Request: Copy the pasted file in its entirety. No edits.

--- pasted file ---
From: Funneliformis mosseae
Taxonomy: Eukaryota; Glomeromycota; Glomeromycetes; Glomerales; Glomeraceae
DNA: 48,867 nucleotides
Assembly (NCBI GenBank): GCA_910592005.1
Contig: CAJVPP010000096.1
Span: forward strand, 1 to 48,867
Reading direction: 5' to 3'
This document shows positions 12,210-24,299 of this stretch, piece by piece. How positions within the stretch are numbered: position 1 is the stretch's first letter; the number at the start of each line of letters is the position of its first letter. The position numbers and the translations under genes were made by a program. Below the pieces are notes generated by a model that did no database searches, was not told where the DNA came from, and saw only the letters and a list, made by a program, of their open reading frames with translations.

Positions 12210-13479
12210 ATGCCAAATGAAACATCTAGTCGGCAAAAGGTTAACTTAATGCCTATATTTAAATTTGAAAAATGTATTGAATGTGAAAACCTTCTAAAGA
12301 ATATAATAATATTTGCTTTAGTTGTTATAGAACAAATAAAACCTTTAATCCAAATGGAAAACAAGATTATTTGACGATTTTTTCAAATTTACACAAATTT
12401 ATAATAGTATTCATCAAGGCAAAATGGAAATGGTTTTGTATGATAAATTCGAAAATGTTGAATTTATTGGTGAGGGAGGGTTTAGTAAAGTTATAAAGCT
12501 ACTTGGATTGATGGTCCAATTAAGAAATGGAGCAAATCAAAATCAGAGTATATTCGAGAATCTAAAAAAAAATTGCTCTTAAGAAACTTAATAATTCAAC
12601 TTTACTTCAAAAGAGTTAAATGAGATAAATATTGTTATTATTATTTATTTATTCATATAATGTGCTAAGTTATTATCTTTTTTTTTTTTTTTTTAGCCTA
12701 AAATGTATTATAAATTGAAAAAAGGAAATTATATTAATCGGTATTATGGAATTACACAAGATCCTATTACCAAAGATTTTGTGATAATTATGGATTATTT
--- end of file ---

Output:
From: Funneliformis mosseae
Taxonomy: Eukaryota; Glomeromycota; Glomeromycetes; Glomerales; Glomeraceae
DNA: 48,867 nucleotides
Assembly (NCBI GenBank): GCA_910592005.1
Contig: CAJVPP010000096.1
Span: forward strand, 1 to 48,867
Reading direction: 5' to 3'
This document shows positions 12,210-24,299 of this stretch, piece by piece. How positions within the stretch are numbered: position 1 is the stretch's first letter; the number at the start of each line of letters is the position of its first letter. The position numbers and the translations under genes were made by a program. Below the pieces are notes generated by a model that did no database searches, was not told where the DNA came from, and saw only the letters and a list, made by a program, of their open reading frames with translations.

Positions 12210-13479
12210 ATGCCAAATGAAACATCTAGTCGGCAAAAGGTTAACTTAATGCCTATATTTAAATTTGAAAAATGTATTGAATGTGAAAACCTTCTAAAGA
12301 ATATAATAATATTTGCTTTAGTTGTTATAGAACAAATAAAACCTTTAATCCAAATGGAAAACAAGATTATTTGACGATTTTTTCAAATTTACACAAATTT
12401 ATAATAGTATTCATCAAGGCAAAATGGAAATGGTTTTGTATGATAAATTCGAAAATGTTGAATTTATTGGTGAGGGAGGGTTTAGTAAAGTTATAAAGCT
12501 ACTTGGATTGATGGTCCAATTAAGAAATGGAGCAAATCAAAATCAGAGTATATTCGAGAATCTAAAAAAAAATTGCTCTTAAGAAACTTAATAATTCAAC
12601 TTTACTTCAAAAGAGTTAAATGAGATAAATATTGTTATTATTATTTATTTATTCATATAATGTGCTAAGTTATTATCTTTTTTTTTTTTTTTTTAGCCTA
12701 AAATGTATTATAAATTGAAAAAAGGAAATTATATTAATCGGTATTATGGAATTACACAAGATCCTATTACCAAAGATTTTGTGATAATTATGGATTATTT